Justice League: Generation Lost #20
Written by Judd Winick
Art by Joe Bennett
The Secret Origin of Maxwell Lord. At no point in this issue is it called that, but that’s what it is. With the twentieth issue of the series Winick folds back the curtain and lets us see the events that forged Max Lord into the man he is today, and how they created his game plan. That’s the bulk of the issue, though it does open and close with scenes involving the JLI as they deal with the climax of last issue…Max putting a bullet in Blue Beetle’s head.
Max’s story begins when he was sixteen and his father discovered that the company he was employed by was aware that their products caused cancer, and attempted to blow the whistle. Max found his father ‘s corpse, gun in hand, it looked like suicide even if everything you’re shown and told tells you otherwise. This was how Max learned the first of many lessons from his mother, who would have a powerful guiding hand in his life. Never underestimate powerful people, plan every single step, and understand that when you fight them, good people always get hurt. This lesson coincides with the first shot of Max standing over a recently head shotted Blue Beetle, which is fitting. Yes, he killed the Blue Beetle, or at least tried to kill him, I won’t go into that there, but he didn’t twirl his mustache and monologue in the process. Max is the hero of his own story, and while we don’t fully understand just what endgame he’s approaching in his mind, we also get the nice subtle notions that his shooting of Jaime is something he feels extreme guilt over. Or maybe the guilt is just in Booster wanting his head on a platter.
Max Lord grew into the successful and wealthy business man that we originally knew him as out of a desire to be in control, and in part because he one day wanted to buy and crush the company that had killed his father. He wanted to wipe any trace of them from history, force their legacy to be forgotten for what they did to his family, but he was unsuccessful. Lex Luthor bought the company instead, because he played by his own set of rules. The inspiration that Max needed to pull the strings, to break the rules, to put together a Justice League under his control. Even when he gained his powers, his fear overtook him, but it was his mothers voice that pushed him to embrace what he had become. He wasn’t one of them, after all, a super hero, he was a man just like any other, and he would never forget where he came from. He was Max Lord, he was in control.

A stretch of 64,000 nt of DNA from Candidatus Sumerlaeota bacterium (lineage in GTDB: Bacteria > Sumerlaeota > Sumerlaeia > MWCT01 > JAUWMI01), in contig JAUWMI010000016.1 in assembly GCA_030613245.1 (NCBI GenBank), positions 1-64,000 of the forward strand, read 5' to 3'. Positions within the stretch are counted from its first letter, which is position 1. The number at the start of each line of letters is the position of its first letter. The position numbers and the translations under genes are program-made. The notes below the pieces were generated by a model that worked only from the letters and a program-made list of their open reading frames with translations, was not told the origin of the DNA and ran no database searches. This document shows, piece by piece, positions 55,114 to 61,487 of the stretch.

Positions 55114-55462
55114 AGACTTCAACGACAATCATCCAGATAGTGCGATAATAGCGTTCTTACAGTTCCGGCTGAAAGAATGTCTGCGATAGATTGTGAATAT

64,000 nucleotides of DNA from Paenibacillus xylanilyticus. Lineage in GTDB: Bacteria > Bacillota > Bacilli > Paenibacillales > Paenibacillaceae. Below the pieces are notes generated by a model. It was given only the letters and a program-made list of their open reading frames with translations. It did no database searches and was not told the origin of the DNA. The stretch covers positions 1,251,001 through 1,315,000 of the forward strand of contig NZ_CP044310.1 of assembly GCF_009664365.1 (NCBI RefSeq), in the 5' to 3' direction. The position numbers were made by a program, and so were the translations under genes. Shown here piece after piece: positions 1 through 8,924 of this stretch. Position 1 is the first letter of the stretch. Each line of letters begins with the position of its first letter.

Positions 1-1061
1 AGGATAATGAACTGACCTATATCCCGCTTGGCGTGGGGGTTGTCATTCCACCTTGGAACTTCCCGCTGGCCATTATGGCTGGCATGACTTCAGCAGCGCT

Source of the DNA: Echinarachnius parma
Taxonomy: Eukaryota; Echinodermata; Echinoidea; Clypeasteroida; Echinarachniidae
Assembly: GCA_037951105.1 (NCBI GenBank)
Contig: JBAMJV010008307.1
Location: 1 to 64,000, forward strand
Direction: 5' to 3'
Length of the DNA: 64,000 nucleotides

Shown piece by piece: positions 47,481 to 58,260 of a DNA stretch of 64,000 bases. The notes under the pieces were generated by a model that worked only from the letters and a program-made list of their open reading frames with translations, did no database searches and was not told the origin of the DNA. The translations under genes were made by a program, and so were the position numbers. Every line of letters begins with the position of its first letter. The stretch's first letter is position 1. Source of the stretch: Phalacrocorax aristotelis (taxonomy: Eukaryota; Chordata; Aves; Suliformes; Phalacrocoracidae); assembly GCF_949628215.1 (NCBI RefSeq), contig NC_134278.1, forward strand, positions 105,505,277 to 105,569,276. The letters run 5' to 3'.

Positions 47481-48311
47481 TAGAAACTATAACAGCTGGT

The first time Max lost control was the first time it mattered to him. The destruction of Coast City. He couldn’t wrap his mind around it, incidents like Superman vs Doomsday were one thing, but Coast City fit in the banner of trouble coming simply because of heroes. Mongul and Cyborg Superman wanted revenge against Superman, they were there because he existed. Max lost his mother that day, and despite unloading the entire story onto Booster, it’s not one that leaves the room. Max cared, he wanted a friend, he wanted someone to talk to, but he couldn’t cede that control even for a sympathetic pair of ears. His plans grew that day, Checkmate being the long term payoff.
Flashforward to the return of Max at the end of Blackest Night, his big second chance. His powers increased, and full knowledge of everything that’s come before. Max Lord wiped the minds of the Earth because he needed to be in control. He needed to save the world, he needed to plan every step. He’s Max Lord, and when he’s not in control horrible things happen. He wants to save everyone, he just has to look like the bad guy to do it.
Joe Bennett might do big action, but he also does the smaller moments. This issue is mainly done in flashbacks, as we see Max throughout his life, and the subtle touches are nice. Sixteen year old Max with longer shaggy hair, young corporate Max, Max at rockbottom, and Max at his most depressed. He takes care to age Max, to keep him growing, to keep his mental state worn on his sleeve. It’s the evolution of Max Lord, and it’s very well managed.
Poor Blue Beetle. Poor Booster Gold. Poor Maxwell Lord. It’s not a happy existence, and it’s almost a self punishment that Max puts himself through. It was great to finally spend an issue digging into his head and seeing how Max works, as despite being a main character, he hasn’t had a lot of time to develop his motivations. This issue marks the close to this act of the story, and with six issues left it’s time to bring it all home. How will the League react to what Max has done? What is Max’s goal? How long until the rest of the world finally remembers the villainy of Max Lord, and will it be too late? And most importantly, can Max ever walk on the side of angels again, or is he truly too far gone?
Tags: Brightest Day, Joe Bennett, Judd Winick, Justice League International, Justice League: Generation Lost, Max Lord, Reviews